Canarsiens hungry for new business on the pier

The National Park Service is finally trying to get a tenant for the long vacant restaurant on Canarsie Pier.

Earlier this month, Gateway National Recreation Area, which oversees the pier, issued a Request for Expression of Interest for re-use of the 5,477-square-foot, one-story-tall structure, a portion of which dates back to 1930. The site was formerly occupied by the a number of restaurants, the last of which closed in 2002.

Based on estimates made in 2006, when the condition of the building was last assessed, it could cost upwards of $2.5 million to ready the now-dilapidated building for reuse. To remodel the building to house a restaurant, Gateway estimated in 2006 that the cost would be approximately $3.9 million.

The RFEI — with responses due by June 5 — was released as Gateway is in the process of developing its General Management Plan, something that takes place every decade.

Bringing a new business to the pier can’t happen soon enough for those living nearby.

Neal Duncan, the president of the United Canarsie South Civic Association, called the empty building on the pier an “eyesore,” and urged group members to make their voices heard on the matter during the organization’s April meeting, which was held at the Hebrew Educational Society at Seaview Avenue and E. 95th Street.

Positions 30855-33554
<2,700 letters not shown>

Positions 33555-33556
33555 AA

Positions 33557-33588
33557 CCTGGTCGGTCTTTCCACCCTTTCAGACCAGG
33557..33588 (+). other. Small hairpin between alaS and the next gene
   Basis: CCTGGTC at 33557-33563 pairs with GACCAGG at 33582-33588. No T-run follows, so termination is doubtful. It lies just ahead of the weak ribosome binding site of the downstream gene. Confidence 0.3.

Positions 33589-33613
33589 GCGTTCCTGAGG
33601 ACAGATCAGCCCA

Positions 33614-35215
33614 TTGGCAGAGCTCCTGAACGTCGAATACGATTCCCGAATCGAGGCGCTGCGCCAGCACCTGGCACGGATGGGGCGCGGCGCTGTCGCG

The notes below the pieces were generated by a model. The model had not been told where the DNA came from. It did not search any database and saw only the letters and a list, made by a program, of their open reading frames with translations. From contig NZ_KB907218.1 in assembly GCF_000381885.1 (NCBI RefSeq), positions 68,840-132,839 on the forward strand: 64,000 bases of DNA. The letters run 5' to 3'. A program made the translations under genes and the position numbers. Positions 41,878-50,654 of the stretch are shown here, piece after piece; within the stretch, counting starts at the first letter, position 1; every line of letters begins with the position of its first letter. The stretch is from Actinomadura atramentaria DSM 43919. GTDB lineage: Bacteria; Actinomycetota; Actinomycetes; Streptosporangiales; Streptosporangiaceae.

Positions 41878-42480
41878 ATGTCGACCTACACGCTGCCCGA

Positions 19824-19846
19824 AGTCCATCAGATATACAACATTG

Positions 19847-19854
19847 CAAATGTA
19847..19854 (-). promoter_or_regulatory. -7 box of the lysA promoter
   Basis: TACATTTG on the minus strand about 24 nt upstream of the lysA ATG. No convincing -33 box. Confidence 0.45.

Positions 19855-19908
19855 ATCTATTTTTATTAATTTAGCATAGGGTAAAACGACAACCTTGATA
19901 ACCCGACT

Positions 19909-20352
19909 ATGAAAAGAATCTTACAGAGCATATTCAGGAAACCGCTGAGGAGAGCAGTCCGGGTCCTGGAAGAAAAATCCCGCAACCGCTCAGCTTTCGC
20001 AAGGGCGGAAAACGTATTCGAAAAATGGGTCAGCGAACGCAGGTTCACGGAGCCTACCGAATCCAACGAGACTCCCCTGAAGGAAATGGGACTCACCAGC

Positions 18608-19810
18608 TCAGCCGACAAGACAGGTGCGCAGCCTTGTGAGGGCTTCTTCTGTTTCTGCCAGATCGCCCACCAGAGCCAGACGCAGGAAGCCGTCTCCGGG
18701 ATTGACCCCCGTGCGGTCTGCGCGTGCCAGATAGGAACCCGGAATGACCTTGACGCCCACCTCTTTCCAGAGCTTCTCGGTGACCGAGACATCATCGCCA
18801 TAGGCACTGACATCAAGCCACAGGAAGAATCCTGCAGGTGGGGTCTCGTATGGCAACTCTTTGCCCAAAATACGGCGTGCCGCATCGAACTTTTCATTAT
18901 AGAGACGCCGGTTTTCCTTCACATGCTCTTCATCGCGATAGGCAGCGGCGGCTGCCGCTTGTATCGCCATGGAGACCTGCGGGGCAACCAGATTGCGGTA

“Either tear the building down or get on the stick and get the place together,” contended Lenny Fogel, the group’s vice president.

Fogel asserted that the “best answer” for the site would be to renovate it as a food court, because a sit-down restaurant would be unlikely to attract enough people to be viable.

Area resident Delrose Archer disagreed. “A high-end restaurant would work,” she said. “It would take a lot of effort, but it’s a good location.”

The pier is located at the southern end of Rockaway Parkway, near exit 13 of the Belt Parkway.

As many as 400,000 people visit the pier annually.